One of my best friends is loaded but you’d never guess she was unless you went to her house; she drives a clapped out car and she dresses well but very simply. Let’s call her Evelyn (not her real name).
Evelyn once quit the 9-to-5 to pursue one of her hobbies but it didn’t work out the way she envisioned. She wasn’t making much money from the hobby and she ultimately lost interest in it so she decided to go back to the world of work. We met up for lunch and being the nosey person I am, I asked how much she was being paid,
“£300,000 before bonus,” she said.
For all those that need the conversion that is about $500,000 – and that was in 2012, she’ll be banking way more than that right now. Of course I was a little green with envy and for a brief instant I regretted leaving the world of banking, who couldn’t do with a couple of hundred thousand – I was happy for her too, though – if there’s one person who likes to see her friends succeed it’s me.
Apparently we’re all the average of the closest five people in our life – financially, healthwise etc. – success and failure both have a way of rubbing onto our friends. Anyhow, I digress.
Two years into that new job she was still driving her clapped out car but she and her partner had bought a beautiful new home.They were paying down the mortgage and putting money aside so that they could retire early and pursue hobbies in their 40s. She’s about the same age as me so she was in her late 20s when she embarked on her high-paying career.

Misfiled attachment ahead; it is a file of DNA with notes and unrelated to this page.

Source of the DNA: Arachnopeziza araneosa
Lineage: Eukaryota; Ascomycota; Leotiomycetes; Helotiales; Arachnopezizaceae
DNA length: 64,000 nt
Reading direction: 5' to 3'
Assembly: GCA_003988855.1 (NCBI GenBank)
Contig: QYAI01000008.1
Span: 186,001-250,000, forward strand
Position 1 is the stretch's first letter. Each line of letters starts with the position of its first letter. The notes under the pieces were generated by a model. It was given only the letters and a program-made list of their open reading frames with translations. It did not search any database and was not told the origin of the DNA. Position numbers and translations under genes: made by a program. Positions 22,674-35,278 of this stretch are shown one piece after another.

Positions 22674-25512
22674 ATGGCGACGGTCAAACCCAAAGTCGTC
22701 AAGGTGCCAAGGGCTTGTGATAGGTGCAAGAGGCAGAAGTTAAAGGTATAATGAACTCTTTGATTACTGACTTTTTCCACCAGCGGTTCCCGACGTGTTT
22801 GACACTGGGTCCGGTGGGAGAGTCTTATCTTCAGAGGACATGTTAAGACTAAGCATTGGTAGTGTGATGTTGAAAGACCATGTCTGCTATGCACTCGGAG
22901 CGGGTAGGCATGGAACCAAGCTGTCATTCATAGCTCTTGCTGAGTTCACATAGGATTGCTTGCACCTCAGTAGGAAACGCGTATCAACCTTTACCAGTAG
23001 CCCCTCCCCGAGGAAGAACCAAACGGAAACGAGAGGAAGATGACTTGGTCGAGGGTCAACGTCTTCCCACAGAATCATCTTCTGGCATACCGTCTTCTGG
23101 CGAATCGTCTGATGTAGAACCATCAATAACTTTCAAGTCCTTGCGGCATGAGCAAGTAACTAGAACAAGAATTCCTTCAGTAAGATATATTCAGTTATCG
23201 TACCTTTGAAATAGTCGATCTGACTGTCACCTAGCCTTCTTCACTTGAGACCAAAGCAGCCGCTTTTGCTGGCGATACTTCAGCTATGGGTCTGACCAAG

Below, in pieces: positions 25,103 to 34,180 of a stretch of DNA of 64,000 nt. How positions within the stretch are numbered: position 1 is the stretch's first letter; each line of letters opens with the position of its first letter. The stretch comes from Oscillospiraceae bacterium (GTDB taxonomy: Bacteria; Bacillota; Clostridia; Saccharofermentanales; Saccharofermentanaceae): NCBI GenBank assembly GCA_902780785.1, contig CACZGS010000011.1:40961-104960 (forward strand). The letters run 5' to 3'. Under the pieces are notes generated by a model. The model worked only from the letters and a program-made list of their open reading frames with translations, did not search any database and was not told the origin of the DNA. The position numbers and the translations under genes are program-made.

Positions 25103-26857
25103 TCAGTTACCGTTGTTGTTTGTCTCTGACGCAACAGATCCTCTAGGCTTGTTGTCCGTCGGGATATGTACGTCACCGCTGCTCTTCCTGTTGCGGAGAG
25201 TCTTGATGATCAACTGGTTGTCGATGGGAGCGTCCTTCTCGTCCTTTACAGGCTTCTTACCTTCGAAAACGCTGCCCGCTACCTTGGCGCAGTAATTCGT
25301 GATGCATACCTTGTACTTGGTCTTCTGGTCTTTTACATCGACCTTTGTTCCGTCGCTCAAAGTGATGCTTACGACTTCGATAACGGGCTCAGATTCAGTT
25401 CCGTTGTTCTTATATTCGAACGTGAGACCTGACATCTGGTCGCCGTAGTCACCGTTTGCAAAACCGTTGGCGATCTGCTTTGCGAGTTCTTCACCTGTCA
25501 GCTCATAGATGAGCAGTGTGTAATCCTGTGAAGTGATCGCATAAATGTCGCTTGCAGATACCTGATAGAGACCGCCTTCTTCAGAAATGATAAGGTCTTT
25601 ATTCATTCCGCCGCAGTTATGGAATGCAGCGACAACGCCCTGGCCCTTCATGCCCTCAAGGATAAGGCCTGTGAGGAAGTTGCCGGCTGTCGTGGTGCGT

My friend is extra special in how little she cares what people think of her. Almost everyone I know, myself included, would have spent some of that money on a lot more luxuries but not Evelyn. This got me thinking: why do so many of us care what everyone else thinks? Will Smith put it best when he said,“Too many people spend money they haven't earned, to buy things they don't want, to impress people they don't like.”
How much more financial progress would we make if we simply stopped caring what other people think and exclusively focused on ourselves.
To a certain extent you will dress well and beautify yourself to look good for yourself but there is a residual amount of expenditure that’s exclusively done to impress others. This is why when you’re at home you’re happy for your hair to be stuck under a bonnet the whole day and hang around in your jogging pants all morning but you never step out looking like that.
I’m not saying you should go out looking a hot mess but a little inner reflection regarding what you do for yourself versus the things you do simply to impress others despite your better judgment wouldn’t hurt.
I don’t know about you but I think if everyone was a little more like Evelyn they would not only be happier but their bank manager would love them too. To caring less about what other people think!
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Ms. Katsonga on Wealth